Cape Bretoners assess flood damage unleashed in wake of devastating storm
The rain and wind have subsided and much of the flood waters in Cape Breton have receded — but as residents of the Nova Scotia island are quickly realizing, the Thanksgiving weekend storm has caused extensive damage.
Part of Port Morien resident James Bates’ home is hanging off the side of a cliff, after heavy rains caused a washout seven metres deep and nearly five metres wide right under his home.
Bill Horne, a Sydney resident whose home sustained considerable damage when more than a metre of water flooded the area, said the high volume of water rushing through town was “just like Niagara Falls.”
“The brook got overwhelmed, washed out the guardrail and all down over this concrete here was just like Niagara Falls and the roar of water,” Horne said.
Bates said he’s hoping the government steps in to help residents in the affected communities clean up and move forward from the destruction.
“Now it’s a waiting game I guess. I’ve been in contact with our county councillor and had conversations with him and in contact with insurance companies, trying to figure out whose responsibility this is,” Bates said.
“This is something, a labour I don’t want to take on myself.”
WATCH: Life in Atlantic Canada is slowly getting back to normal after a record-breaking rain storm fueled by the remnants of Hurricane Matthew. The fierce wind and rain swamped communities in Cape Breton and Newfoundland. As Ross Lord reports, they’re just beginning to count the costs.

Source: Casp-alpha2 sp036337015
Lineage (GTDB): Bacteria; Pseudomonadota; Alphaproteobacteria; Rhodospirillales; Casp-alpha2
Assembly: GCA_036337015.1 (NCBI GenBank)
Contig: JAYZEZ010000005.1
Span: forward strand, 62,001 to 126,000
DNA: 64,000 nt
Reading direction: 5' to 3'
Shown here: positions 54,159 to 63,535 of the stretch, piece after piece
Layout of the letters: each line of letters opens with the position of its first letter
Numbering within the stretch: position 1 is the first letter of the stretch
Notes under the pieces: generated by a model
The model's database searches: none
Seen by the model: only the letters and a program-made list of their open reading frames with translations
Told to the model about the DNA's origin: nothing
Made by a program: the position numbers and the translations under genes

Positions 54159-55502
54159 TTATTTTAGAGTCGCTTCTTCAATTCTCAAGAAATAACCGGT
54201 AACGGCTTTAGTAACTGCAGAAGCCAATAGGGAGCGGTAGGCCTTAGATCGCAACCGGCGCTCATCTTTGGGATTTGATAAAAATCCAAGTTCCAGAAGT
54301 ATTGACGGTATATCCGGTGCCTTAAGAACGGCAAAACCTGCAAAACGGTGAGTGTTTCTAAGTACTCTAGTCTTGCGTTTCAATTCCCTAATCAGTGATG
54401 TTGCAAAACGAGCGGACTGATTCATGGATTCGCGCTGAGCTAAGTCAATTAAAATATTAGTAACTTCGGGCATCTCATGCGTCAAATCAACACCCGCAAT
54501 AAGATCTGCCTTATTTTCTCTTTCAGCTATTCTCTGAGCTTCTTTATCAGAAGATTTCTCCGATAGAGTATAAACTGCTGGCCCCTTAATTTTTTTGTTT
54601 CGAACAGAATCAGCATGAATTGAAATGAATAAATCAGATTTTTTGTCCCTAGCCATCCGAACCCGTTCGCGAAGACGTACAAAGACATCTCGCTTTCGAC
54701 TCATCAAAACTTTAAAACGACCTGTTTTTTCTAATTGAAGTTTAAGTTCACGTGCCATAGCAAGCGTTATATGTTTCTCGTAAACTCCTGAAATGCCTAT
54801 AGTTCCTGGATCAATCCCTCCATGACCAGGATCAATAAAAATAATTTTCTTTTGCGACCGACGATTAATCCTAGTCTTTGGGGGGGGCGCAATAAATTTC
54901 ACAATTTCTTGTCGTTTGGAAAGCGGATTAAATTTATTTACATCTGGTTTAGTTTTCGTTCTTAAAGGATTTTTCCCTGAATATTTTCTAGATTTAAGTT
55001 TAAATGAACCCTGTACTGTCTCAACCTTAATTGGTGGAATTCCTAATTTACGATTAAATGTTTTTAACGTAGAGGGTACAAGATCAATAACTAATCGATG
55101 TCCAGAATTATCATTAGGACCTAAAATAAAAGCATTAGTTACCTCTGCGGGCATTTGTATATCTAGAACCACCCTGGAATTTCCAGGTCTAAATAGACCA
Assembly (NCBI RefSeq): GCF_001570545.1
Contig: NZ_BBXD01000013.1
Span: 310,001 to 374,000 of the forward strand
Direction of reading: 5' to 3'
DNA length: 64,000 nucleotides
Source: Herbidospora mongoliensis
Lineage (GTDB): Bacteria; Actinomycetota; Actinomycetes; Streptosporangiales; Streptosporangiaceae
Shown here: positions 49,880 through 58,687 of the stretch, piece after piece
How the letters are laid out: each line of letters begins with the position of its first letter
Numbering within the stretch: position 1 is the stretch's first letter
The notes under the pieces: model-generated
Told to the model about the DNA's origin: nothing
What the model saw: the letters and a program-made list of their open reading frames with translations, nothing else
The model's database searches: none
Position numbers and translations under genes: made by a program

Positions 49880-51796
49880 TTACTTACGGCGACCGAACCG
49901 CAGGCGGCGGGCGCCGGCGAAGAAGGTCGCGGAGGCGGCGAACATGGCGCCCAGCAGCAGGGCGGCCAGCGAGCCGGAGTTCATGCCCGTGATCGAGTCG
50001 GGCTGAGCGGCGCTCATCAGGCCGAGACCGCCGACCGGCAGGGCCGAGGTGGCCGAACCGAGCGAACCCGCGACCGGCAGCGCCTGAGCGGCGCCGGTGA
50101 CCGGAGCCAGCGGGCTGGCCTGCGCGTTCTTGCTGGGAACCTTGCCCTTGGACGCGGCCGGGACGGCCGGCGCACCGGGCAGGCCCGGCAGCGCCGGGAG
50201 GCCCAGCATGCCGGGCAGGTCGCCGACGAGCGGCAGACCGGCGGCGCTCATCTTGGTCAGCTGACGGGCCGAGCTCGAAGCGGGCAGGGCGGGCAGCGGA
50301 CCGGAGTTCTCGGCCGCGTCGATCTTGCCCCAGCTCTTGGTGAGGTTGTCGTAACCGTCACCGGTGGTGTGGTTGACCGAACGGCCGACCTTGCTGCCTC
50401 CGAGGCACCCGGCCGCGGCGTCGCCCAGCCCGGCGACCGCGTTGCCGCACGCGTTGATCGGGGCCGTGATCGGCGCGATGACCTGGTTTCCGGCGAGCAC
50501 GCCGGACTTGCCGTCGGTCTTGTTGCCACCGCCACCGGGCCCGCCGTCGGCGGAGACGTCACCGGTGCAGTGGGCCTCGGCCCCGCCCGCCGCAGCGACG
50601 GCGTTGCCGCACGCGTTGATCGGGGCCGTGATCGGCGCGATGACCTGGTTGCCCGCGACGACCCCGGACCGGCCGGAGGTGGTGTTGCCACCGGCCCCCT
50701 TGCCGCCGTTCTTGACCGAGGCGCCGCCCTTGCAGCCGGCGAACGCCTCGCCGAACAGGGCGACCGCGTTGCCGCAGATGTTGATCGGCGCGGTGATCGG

Damage from the flooding has also taken a toll on fishermen in the region. Darrick MacLeod says he half his fishing traps when a culvert gave way, and he now has to buy all new gear.
“I don’t know if there’s any kind of financial assistance available for fisherman at this point, just going to see what happens day to day,” MacLeod said.
Premier looks to federal government
Premier Stephen McNeil met with emergency officials as well as surveyed the damage Wednesday morning, and was overwhelmed by the severity of some of the destruction.
“When you see what’s happening, trees being uprooted and taking roads with them, roads being washed out completely, the actual force of that water must be phenomenal,” McNeil said in Sydney.
“I couldn’t believe my eyes.”
He said they will be looking to the federal government for assistance, and encouraged those in affected areas to “look after your neighbours.”
“Let’s reach out to everyone, individually to make sure they’re OK, and then we can start working to make sure we can rebuild the infrastructure we’re missing, but it’ll require all of us.”
— with files from The Canadian Press
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